Interview with Pascal Finette
What first got you interested in the internet industry?
I got started with that whole “Internet thing” before most people used web browsers. I was a student at the University of Cologne, Germany in economics and psychology – and as I was always interested in computers (my dad bought me my first computer when I was 8 years old), I quickly got involved with the Universities’ computer center.
I installed one of the first versions of NCSA Mosaic on the universities SUN computers and was just blown away by what was possible once you connect computers with each other and make it easy for people to leverage those connections. From that grew a deep interest in the early commercial efforts on the Web, which led to me building the first web store for Germany’s largest Apple retailer. And from there it was a small step to building my first Internet startup during the crazy days of the Dot-Com boom in the mid to late Nineties.
What are your biggest goals in your life/career currently?
I believe we have an unprecedented opportunity at our hands to make the world a much better place for all of us. Exponentially accelerating technologies such as artificial intelligence, robotics or synthetic/digital biology allow us to tackle problems at a deeper and more fundamental level than ever before. And at the same time with those great powers come great responsibilities. As I have the privilege to have a front row seat in witnessing these technologies take shape, I see my responsibility and opportunity in helping people, organizations and societies figure out how to build the world of tomorrow we want to live in.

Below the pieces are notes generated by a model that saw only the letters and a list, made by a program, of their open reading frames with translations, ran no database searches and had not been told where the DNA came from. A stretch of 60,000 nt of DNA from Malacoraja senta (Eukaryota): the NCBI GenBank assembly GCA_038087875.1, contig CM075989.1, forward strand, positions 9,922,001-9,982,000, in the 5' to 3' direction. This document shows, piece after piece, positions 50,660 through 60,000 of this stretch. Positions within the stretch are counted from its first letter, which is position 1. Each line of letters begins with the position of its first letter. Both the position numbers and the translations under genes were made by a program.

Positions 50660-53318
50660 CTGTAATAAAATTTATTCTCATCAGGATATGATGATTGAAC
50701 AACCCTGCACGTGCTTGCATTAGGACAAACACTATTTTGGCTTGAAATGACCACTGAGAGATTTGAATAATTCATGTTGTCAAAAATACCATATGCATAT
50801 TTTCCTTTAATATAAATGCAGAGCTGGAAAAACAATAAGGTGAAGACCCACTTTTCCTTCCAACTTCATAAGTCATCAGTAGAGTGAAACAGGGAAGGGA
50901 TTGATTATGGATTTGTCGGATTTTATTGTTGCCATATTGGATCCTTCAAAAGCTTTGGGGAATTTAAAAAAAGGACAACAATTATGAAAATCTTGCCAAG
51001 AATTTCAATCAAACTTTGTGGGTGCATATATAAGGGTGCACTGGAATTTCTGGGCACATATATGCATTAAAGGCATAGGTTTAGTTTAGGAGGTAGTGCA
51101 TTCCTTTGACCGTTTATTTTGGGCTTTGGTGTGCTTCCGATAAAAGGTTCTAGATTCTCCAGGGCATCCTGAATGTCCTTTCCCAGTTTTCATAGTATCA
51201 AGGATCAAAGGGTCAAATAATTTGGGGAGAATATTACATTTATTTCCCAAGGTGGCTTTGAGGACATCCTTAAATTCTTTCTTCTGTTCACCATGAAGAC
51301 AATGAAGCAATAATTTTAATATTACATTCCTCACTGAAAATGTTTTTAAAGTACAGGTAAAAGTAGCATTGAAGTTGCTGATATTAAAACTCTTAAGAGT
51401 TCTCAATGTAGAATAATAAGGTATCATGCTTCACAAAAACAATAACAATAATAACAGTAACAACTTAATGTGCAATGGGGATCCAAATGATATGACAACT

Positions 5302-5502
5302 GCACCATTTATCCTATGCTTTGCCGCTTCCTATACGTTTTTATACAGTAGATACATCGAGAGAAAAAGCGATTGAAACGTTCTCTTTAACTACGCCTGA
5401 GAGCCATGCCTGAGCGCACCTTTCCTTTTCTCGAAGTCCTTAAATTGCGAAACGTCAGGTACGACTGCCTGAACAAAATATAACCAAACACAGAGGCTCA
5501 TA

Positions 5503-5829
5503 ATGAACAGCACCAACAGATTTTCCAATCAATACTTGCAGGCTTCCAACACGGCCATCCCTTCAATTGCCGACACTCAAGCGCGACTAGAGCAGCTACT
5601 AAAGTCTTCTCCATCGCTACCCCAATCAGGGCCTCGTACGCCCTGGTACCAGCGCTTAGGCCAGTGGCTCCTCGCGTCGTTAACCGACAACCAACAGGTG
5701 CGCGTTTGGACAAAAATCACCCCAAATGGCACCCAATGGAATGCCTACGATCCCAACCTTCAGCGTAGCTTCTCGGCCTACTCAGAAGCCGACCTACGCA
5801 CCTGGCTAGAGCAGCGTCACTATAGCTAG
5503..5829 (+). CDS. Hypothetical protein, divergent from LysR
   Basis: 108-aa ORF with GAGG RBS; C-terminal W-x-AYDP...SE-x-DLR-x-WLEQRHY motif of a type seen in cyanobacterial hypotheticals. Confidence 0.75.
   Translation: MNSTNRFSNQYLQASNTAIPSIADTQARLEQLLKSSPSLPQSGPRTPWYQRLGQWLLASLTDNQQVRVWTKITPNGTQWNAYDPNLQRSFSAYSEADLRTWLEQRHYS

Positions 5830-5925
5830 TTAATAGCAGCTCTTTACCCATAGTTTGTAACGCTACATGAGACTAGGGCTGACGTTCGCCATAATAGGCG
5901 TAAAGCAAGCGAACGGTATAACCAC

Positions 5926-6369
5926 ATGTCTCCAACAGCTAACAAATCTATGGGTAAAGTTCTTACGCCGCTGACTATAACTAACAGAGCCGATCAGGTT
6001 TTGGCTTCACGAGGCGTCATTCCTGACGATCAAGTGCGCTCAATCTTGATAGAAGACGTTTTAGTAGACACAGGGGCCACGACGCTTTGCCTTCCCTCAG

Who or what inspires you?
Having the opportunity to work and interact with some of the smartest minds in the world plus entrepreneurs and intrapreneurs who are truly changing the world for the better, I am constantly in awe and full of admiration for those of us who chose to do the hard work of building what matters.
It seems like you’ve been part of so many different projects! How do you manage to keep so active and productive?
I try to stay in balance as much as I can – be it by spending time with my family, doing sport, sleeping well, eating healthy and having the discipline to say No to most things which cross my path. And trust me – it is a constant struggle.
How much does humor factor into your keynotes and other speaking engagements?
I learned a lot from Guy Kawasaki, Apple’s famed first evangelist who is an exceptional public speaker. Guy taught me that a good part of a keynote is entertainment – as entertainment buys you the permission to talk about what matters AND it allows the audience to retain much more information than in a dry tech talk. For me my talks are about mindset shifts – how do I give you information and more importantly how do I arm you with the tools and the energy to change what you are doing? And humor plays a big part in this.
What do you gain personally from being a public speaker?
There is little more gratifying than the privilege of teaching – of helping someone else see the world through a different lens, of inspiring, educating and empowering her or him to take action.